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January 24, 2018 | Nephrology • Value-Based Care
Chronic kidney disease is the gradual failure of the kidneys over time. Symptoms of kidney disease can mimic those of other conditions, and early stages of the disease are often asymptomatic (producing or showing no symptoms). Because of this, many people are not diagnosed until after their kidneys have been significantly impaired.
Like with most conditions, treatment of chronic kidney disease is more effective in its earlier stages, and healthcare costs increase as the disease progresses.
A study published in 2013 reviewed diagnoses and insurance claims of over 4000 Medicare patients to estimate the cost of chronic kidney disease. Annual spending for patients with stage 1 chronic kidney disease was $9200, $7900 for stage 2, $9300 for stage 3 and $18,600 for stage 4.
Patients with chronic kidney disease can prevent some of these costs by properly managing their disease
High blood pressure can be damaging to your kidneys. Work with your doctor or care management team to develop a plan to keep your blood pressure in check. Aim for a blood pressure goal below 140/90 mm Hg. Simple lifestyle choices, like regular physical activity, stress management or a healthy diet, can improve your blood pressure. You may even want to invest in an at-home blood pressure monitor. Talk to your doctor about how to use it and ensure you get the most accurate results.
A healthy weight not only reduces strain on the kidneys but also decreases your risk of other health conditions like coronary artery disease, hypertension, stroke and diabetes. The National Institution of Diabetes and Digestive and Kidney Diseases (NIDDK) offers a Body Weight Planner to help you create a plan and stay on track. Be sure to discuss your plan with your healthcare provider.
Your diet plays a large role in chronic kidney disease management. Your dietitian can help you create a meal plan to maximize your kidney health, prevent or delay complications caused by kidney disease and improve other aspects of your health like high blood pressure or diabetes. A kidney-friendly diet includes low-potassium foods, limited protein consumption, and the right fruits and vegetables.
Exercise may lower your risk of high blood pressure and diabetes, reduce stress and improve your overall health. Before starting an exercise plan, talk to your doctor about how much physical activity you should be getting. A good goal is 30 minutes of activity each day. If you do not exercise regularly, start out small. The NIDDK gives some great ideas to help you stay active if you are overweight or have not exercised in a while.
Patients who don’t take their medication as directed are at an increased risk of complications, hospitalizations and more healthcare expenses. One study in the Annals of Internal Medicine found that not sticking medication plans results in 125,000 deaths, 10 percent of hospitalizations and billions of dollars in health expenses each year. If you are having a hard time remembering to take your medicine or do not like the side effects, talk to your doctor to see if there is a way to simplify your medication routine or adjust your dosage.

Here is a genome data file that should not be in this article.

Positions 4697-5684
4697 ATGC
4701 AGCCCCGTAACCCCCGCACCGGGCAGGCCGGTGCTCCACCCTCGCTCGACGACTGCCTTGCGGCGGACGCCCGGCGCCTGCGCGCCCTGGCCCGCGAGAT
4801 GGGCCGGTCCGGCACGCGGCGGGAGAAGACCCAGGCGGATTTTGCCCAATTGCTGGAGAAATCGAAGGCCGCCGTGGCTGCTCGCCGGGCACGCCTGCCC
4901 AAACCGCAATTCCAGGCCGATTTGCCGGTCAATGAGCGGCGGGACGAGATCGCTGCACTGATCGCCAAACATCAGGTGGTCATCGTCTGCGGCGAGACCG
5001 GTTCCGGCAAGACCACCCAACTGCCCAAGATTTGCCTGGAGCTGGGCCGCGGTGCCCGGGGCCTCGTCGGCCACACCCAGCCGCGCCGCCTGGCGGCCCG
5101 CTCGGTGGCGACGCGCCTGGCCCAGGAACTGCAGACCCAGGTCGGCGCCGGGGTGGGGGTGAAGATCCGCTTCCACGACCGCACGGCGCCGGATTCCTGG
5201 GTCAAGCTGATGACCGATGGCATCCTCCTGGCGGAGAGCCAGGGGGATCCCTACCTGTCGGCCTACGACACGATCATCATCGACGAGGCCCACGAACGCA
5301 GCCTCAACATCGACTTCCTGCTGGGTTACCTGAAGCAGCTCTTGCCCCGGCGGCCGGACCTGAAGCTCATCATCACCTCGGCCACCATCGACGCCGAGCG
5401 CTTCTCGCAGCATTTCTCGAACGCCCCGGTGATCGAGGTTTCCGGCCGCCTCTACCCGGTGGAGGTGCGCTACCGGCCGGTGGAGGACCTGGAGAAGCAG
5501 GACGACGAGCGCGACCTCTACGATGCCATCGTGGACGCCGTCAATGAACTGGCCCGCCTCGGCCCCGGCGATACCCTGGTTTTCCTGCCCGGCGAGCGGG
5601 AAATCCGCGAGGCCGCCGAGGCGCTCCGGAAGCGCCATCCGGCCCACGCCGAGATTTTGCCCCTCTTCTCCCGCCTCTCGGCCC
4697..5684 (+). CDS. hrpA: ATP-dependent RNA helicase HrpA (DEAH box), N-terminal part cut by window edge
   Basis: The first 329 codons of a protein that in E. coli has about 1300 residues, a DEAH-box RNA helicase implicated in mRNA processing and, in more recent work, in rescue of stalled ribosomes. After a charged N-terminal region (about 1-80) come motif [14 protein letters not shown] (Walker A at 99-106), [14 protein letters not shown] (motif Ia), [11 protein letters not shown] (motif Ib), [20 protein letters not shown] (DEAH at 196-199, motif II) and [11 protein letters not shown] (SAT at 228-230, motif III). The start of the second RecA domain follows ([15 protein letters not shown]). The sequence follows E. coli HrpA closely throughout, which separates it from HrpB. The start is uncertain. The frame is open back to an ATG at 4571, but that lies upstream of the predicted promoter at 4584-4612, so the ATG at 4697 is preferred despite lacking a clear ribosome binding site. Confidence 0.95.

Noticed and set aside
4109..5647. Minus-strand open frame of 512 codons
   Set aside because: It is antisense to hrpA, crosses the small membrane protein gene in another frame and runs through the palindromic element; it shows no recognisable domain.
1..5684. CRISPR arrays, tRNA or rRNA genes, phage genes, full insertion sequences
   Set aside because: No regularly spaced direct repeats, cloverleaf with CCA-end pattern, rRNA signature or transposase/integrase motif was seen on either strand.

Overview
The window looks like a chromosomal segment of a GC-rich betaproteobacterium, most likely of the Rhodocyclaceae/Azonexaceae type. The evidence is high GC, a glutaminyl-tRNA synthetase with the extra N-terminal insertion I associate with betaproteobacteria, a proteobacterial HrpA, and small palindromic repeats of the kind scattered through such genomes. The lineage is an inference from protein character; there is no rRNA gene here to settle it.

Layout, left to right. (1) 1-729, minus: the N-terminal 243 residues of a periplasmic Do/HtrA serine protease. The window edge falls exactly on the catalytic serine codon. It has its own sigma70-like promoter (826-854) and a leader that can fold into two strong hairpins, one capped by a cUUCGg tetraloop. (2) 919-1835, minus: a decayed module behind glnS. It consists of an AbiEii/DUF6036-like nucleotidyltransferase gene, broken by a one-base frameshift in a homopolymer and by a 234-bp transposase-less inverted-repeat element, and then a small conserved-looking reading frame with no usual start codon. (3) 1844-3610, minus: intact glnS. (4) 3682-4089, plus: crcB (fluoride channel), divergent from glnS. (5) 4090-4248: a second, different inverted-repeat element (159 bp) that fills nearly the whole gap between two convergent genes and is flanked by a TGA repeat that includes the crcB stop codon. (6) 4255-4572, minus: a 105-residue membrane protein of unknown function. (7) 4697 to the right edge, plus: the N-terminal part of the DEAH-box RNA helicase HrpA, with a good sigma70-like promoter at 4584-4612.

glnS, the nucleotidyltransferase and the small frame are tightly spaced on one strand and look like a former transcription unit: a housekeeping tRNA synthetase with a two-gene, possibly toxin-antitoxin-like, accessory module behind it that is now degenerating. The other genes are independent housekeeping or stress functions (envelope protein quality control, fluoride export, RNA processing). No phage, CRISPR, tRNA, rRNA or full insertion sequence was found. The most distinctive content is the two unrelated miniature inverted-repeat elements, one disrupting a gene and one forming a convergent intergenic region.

It is not uncommon for patients to be diagnosed with both chronic kidney disease and diabetes. If this is the case, it’s important to be aware of your glucose levels and keep them in your target range. Your doctor will use an A1c test to determine your average glucose level over time. You should aim for 7 percent or less. Use these tips to improve your A1c.
Learning about a chronic diagnosis can be disheartening, and depression is common among those with chronic illnesses. Find healthy ways to cope by staying active, take time to pamper yourself, connect with others who have similar illnesses, set goals and create a routine, talk with someone you trust or pick up a new hobby. Most importantly, don’t be afraid to ask for help.
While you are managing chronic kidney disease, it’s important to avoid substances that can harm your kidneys like:
Alcohol, smoking and tobacco products: Smoking can lead to conditions that are harmful to your health and your kidneys. Alcohol and other illegal drugs can also damage your kidneys.
Dehydration: Illnesses resulting in vomiting, diarrhea or fever can cause dehydration, which is dangerous for kidney health. Stay hydrated by drinking lots of fluids and avoiding diuretics like soda, coffee, tea and alcohol.
Certain over-the-counter medications: Pain relievers like ibuprofen, aspirin and acetaminophen can cause kidney damage when taken in large quantities. Other medicines may be harmful to your kidneys as well. Make sure to discuss all medications you are taking with your doctor, including over-the-counter medications and supplements.
Managing a chronic condition can be difficult, but you are not alone. Your doctors and loved ones are part of your care team and they want you to be as happy and healthy as possible. If you need help managing your condition, speak with your doctor.
The Live Better Team
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This information is not intended to replace the advice of a medical professional. You should always consult your doctor before making decisions about your health.